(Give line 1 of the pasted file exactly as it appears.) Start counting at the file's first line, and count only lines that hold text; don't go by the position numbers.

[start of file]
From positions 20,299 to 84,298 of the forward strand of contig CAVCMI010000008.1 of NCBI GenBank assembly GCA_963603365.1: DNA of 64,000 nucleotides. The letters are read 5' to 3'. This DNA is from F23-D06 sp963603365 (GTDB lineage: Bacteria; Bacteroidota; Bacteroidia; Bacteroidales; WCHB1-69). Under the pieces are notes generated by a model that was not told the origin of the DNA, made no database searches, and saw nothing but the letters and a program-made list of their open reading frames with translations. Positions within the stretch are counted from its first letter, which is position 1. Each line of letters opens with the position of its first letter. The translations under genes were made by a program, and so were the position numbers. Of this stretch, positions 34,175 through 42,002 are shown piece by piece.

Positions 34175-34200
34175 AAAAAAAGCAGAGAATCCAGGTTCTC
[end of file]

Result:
From positions 20,299 to 84,298 of the forward strand of contig CAVCMI010000008.1 of NCBI GenBank assembly GCA_963603365.1: DNA of 64,000 nucleotides. The letters are read 5' to 3'. This DNA is from F23-D06 sp963603365 (GTDB lineage: Bacteria; Bacteroidota; Bacteroidia; Bacteroidales; WCHB1-69). Under the pieces are notes generated by a model that was not told the origin of the DNA, made no database searches, and saw nothing but the letters and a program-made list of their open reading frames with translations. Positions within the stretch are counted from its first letter, which is position 1. Each line of letters opens with the position of its first letter. The translations under genes were made by a program, and so were the position numbers. Of this stretch, positions 34,175 through 42,002 are shown piece by piece.